Tuesday, 24 May 2016

Eyk Noor. One Light.

A Daoist, a Mormon, a Free-thinker, and a Sikh sat at the edge of a long table and… (oh don’t worry, this isn’t one of those anecdotes)… and in the short space of 20 minutes discovered that they had more in common than most would have imagined possible.

The pursuit of fulfilment. The experience of joy. The comfort of community. The attainment of purpose. The sense of belonging. The tranquillity of peace. And the deep well of love.

We hadn’t specifically planned to eat together; it just happened as the group of us on the course filed into the hotel restaurant and headed for the few empty seats left at our designated table. We most certainly had not planned to discuss religion; generally people seem to skirt around it as it makes some uncomfortable (if faith is a private matter), judged (if they feel they don’t know or do enough), or affronted (cos organised religion is so last decade :p).

I can’t remember exactly what steered the conversation that way, but somewhere in between helpings of salad and sushi, somehow over the clanking of tableware and calls from the waiter, sometime in the gaps between wipes of the napkin and sips of water, the glass that guards this delicate subject shattered and out poured an exchange on divinity and purpose.

Describing all of the above, some 230 words later, you may be surprised to know that the conversation we shared, delightful though it was, is not what I wanted to write about. I presented it to credit the space and the source of the reflections that followed in the confines of my mind.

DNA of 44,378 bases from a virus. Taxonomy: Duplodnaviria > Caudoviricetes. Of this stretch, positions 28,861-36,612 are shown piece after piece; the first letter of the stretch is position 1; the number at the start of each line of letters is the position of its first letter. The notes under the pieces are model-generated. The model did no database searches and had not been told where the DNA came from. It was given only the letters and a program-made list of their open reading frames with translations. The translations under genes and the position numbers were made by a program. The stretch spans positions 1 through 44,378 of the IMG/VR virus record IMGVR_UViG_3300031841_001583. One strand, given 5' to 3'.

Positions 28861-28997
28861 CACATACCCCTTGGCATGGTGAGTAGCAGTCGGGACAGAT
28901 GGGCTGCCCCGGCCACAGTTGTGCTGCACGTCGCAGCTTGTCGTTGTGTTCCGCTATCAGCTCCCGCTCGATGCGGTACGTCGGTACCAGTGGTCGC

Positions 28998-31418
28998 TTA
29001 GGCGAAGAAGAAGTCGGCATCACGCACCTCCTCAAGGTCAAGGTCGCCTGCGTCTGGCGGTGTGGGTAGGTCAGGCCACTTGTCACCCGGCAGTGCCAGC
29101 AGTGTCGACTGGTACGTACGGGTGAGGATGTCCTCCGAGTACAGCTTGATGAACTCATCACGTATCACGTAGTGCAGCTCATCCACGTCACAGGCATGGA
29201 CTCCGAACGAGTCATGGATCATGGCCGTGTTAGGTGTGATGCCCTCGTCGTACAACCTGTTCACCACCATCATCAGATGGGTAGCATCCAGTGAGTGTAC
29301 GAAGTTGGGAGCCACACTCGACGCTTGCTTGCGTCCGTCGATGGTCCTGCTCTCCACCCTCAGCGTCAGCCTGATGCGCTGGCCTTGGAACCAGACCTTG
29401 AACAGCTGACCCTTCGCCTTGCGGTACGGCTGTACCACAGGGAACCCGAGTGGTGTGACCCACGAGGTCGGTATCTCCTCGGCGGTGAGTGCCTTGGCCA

My thoughts that day were born out of a world in which the following reality prevails:

The existence of peace in the human race rests on our ability to celebrate the universality of our beliefs.

We live strange times indeed. In an age where information is borderless, I continue to be surprised by how much ignorance plagues the human race, and more specifically, how much fear and judgement is being spread, disguised as the right to protect our way of life. While the origins of this dilemma are multi-faceted, surely you would agree with me that much of this confusion would go away if we only took a moment to stand in each other’s shoes.

Are we really so unique from one another? I look to my own and see a diverse way of thinking and living within my extended family… but the values that anchor us are the same. So what more can I say of the wider Sikh diaspora that spans the globe, and from there, of each of the 7+ billion inhabitants of this planet?

The four strangers who dined together, each plucked from a different (man-made) box, found that they were bound by common threads. After stripping away physical practices and culture-specific terminology, it turned out that they each sought the very same things as their neighbours.

Now of course madmen exist; they always have and always will. Every civilisation can name its tyrants, every sect its deviants, every ideology its oppressors. But to take the shadow of a misguided fanatic and cast it upon others just because they share a name for God, an origin, a language, or a scripture is not only a gross injustice to our fellow Earth-dwellers, but also negligence of our own capacity for compassion. Is their hate really powerful enough to overpower our love? Exactly; I didn’t think so either.

While I do not have a solution to solve the world’s problems, I can look inward and instead, reflect on the little part that we as individuals can play in the insanity we find ourselves in.

It is self-evident that the first (and heaviest) step is to recognise our oneness in every face we see. I look in the mirror and my head spins just at the thought of this monumental task, for too often do I judge, generalise, and scoff. This will be a lifelong battle, and my prayer is that every time I fall, the Guru will lend me His arm for the strength to keep on fighting, and His eyes to see through my bias and into the light that shines in each soul.